Don't Call It Free: An Argument for Investing in the Common Good

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Don't Call It Free: An Argument for Investing in the Common Good

'A tuition-free education is not a free education and a single-payer or nationalized health system with no co-pays or premiums is not free health care.' Progressives should embrace that, not hide from it. (Photo: Glyn Lowe)

In a scene from Michael Moore's 2007 documentary about the failures of the United States healthcare system, Sicko, the late British parliamentarian Tony Benn reads from a pamphlet distributed to the people of the U.K. shortly before the introduction of the National Health Service in 1948:

"Everyone, rich or poor, man, woman or child, can use it or any part of it... There is no insurance qualifications, but it is not a charity. You are paying for it mainly as taxpayers, and it will relieve your money worries in times of illness."

Benn's voice raises with a particular since of pride when he reads the phrase about the NHS not being a charity. It is not hard to understand why. Benn was a lifelong socialist and for him one of the most important parts of the NHS was likely that it is not charity provided by the wealthy for the poor, but rather exist because the working class funds it as a means to ensure access to these essential health services for themselves and their children.

This concept is an important one, but it is far too often forgotten when discussing not only national health systems, but other public programs designed to make services like education and disability compensation available to everyone. This essential point is not just ignored by those on the right who want to brand any effort to alleviate poverty or provide a means for equal access to education a handout, but also by many on the left who often chose to refer to proposals like tuition-less college education "free."

For example, Bernie Sander's, whose campaign has done so much to reawaken the fight to make college affordable, refers to the need "to make tuition free at public colleges and universities," as the second policy proposal on the issues page of his website. Sander's is right. The need to make college affordable for everyone will not only free young people from devastating debt, but also increase the availability of education to those who cannot afford it.

But a tuition-free education is not a free education and a single-payer or nationalized health system with no co-pays or premiums is not free health care. Just like the NHS in the UK, such systems would be paid for by everyone for the benefit of everyone. All the systems are likely much cheaper systems than the ones we currently use because the remove the profits made by health insurance companies and student loan financers, but they are not free.

 Killing the Messenger

When the term free is used it unfortunately plays right in the hands of demagogues who would like to portray the benefits of such free services as poor or lazy or worse use language that appeals to racist sentiments. They too will often label these programs as not being free, but instead of arguing that it is all citizens paying for the services, they will say it is the John Galt creators of the world being stolen from to help the masses.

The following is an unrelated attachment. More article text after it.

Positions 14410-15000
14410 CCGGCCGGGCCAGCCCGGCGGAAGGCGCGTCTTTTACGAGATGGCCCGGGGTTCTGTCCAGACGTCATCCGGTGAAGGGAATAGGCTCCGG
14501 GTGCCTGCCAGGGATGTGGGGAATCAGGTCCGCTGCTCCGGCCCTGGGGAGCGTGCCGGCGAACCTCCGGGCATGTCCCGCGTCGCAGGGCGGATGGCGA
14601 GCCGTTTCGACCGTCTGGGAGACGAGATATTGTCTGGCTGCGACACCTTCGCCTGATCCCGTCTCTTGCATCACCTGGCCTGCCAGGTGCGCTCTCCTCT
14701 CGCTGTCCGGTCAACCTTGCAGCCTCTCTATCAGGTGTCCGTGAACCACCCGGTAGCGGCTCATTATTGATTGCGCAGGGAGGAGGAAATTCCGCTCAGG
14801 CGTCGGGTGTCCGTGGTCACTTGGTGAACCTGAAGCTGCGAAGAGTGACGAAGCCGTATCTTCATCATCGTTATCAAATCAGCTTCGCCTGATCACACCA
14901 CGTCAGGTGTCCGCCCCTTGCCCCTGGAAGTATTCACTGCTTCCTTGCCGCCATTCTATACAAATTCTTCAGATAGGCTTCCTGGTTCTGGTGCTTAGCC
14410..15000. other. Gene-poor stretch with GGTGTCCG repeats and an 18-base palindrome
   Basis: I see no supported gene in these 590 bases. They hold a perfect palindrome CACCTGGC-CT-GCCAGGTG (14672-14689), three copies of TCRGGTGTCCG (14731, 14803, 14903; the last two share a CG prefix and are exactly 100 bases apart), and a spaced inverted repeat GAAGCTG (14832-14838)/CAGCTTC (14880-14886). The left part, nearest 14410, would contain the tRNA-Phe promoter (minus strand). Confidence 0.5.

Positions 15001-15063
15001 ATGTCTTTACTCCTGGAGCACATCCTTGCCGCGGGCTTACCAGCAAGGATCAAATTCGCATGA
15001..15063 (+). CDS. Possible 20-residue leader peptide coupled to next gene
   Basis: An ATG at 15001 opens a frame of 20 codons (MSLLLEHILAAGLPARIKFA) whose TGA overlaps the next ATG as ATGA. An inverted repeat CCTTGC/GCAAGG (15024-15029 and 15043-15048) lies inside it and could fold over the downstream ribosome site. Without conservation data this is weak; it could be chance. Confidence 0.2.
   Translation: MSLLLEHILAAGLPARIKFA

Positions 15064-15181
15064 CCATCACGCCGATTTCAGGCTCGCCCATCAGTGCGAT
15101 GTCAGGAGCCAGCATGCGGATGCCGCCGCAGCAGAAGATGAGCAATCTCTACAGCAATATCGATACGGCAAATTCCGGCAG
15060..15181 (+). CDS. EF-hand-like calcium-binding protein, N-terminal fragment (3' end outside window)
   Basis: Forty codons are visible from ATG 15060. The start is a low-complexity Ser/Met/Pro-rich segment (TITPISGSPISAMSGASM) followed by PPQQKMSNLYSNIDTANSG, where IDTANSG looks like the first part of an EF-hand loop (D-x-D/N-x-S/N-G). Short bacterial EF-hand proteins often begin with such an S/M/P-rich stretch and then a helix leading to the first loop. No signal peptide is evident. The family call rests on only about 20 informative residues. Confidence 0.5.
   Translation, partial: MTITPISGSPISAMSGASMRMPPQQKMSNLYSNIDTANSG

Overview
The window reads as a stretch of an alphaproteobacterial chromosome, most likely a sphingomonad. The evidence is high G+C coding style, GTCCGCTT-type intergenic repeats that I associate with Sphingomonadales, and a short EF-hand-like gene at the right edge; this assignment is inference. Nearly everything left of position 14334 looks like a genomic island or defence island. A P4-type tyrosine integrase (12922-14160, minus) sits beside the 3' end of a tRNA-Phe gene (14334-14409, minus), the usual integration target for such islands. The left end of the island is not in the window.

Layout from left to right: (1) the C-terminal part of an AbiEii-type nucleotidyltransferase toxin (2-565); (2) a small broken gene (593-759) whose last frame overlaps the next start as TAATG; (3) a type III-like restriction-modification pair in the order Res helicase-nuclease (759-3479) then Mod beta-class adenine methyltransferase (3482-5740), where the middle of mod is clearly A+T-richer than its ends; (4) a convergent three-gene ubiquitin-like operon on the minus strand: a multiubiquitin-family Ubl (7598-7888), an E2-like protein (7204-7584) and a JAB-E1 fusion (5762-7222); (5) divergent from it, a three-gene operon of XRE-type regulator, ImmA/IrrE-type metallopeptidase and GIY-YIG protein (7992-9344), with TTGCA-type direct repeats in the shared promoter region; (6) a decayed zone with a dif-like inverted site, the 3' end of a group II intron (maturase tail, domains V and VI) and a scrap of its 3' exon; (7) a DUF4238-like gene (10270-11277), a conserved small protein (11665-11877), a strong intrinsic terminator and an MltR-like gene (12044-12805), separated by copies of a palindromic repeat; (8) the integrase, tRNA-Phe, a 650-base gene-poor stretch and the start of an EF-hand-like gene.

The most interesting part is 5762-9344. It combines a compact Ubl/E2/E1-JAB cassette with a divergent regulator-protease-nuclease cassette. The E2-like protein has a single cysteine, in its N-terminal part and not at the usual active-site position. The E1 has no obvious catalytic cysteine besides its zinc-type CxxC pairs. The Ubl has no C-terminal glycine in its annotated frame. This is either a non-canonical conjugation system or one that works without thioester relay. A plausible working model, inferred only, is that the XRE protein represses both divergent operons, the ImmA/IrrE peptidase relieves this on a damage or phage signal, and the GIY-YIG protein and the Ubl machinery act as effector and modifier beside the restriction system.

Indeed, we have seen this play out in the portrayal of Sander’s campaign. One popular meme from the right shows smiling Sanders supporters with the text “What do you expect of people who grew up being told that every child’s a winner who deserves a trophy?” The implication being that millennials who support Sander’s proposals are only doing so due to an ingrained sense of entitlement. Using the expression “free healthcare” or “free education” feeds in to this narrative.

In the United Kingdom, both Labour and Conservative politicians use the expression "free at the point of service" to refer to the NHS. What this means is that when a single mom in London takes her child to the pediatrician or a Scottish pensioner goes to receive his cancer screening, they will not have to pay for the services when they are provided, because they already have been paid for.

In the same way if senator Sander's was elected and his plan for higher education passed through Congress a janitor from Boston would be able to attend night classes or a teen with parents making minimum wage would be able to study mechanical engineering without paying tuition not because the education is free or because they are leaching off of the wealthy, but rather because they and their families have paid in the system and providing them with their education will make it possible for them to pay into it in the future. We should use language that reflects these important facts.

Devan Hawkins

Devan Hawkins is Boston-based freelance writer who has had writing published in the the London School of Economics Review of BooksIslamic MonthlyAntipode and Radical Philosophy.

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